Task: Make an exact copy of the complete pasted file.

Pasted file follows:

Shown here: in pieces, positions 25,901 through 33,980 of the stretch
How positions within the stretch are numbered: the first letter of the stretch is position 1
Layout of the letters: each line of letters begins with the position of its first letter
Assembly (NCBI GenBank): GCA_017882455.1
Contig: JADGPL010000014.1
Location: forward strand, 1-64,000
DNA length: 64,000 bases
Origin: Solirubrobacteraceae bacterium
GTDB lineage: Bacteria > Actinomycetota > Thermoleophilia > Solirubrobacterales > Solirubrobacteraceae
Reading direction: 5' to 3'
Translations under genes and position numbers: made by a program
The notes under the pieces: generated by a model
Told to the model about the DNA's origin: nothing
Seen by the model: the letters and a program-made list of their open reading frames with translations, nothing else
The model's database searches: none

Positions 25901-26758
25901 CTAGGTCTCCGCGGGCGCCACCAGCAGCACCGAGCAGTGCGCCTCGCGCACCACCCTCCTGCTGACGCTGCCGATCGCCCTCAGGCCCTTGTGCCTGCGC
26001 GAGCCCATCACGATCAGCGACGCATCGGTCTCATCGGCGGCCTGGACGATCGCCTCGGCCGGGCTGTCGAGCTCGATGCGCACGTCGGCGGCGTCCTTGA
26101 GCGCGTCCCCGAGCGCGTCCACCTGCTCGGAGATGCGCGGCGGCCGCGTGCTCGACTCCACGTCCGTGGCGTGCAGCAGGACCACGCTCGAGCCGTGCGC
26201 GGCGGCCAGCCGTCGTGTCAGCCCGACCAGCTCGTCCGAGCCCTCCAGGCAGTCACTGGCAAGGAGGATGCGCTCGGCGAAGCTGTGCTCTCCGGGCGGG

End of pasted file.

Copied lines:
Shown here: in pieces, positions 25,901 through 33,980 of the stretch
How positions within the stretch are numbered: the first letter of the stretch is position 1
Layout of the letters: each line of letters begins with the position of its first letter
Assembly (NCBI GenBank): GCA_017882455.1
Contig: JADGPL010000014.1
Location: forward strand, 1-64,000
DNA length: 64,000 bases
Origin: Solirubrobacteraceae bacterium
GTDB lineage: Bacteria > Actinomycetota > Thermoleophilia > Solirubrobacterales > Solirubrobacteraceae
Reading direction: 5' to 3'
Translations under genes and position numbers: made by a program
The notes under the pieces: generated by a model
Told to the model about the DNA's origin: nothing
Seen by the model: the letters and a program-made list of their open reading frames with translations, nothing else
The model's database searches: none

Positions 25901-26758
25901 CTAGGTCTCCGCGGGCGCCACCAGCAGCACCGAGCAGTGCGCCTCGCGCACCACCCTCCTGCTGACGCTGCCGATCGCCCTCAGGCCCTTGTGCCTGCGC
26001 GAGCCCATCACGATCAGCGACGCATCGGTCTCATCGGCGGCCTGGACGATCGCCTCGGCCGGGCTGTCGAGCTCGATGCGCACGTCGGCGGCGTCCTTGA
26101 GCGCGTCCCCGAGCGCGTCCACCTGCTCGGAGATGCGCGGCGGCCGCGTGCTCGACTCCACGTCCGTGGCGTGCAGCAGGACCACGCTCGAGCCGTGCGC
26201 GGCGGCCAGCCGTCGTGTCAGCCCGACCAGCTCGTCCGAGCCCTCCAGGCAGTCACTGGCAAGGAGGATGCGCTCGGCGAAGCTGTGCTCTCCGGGCGGG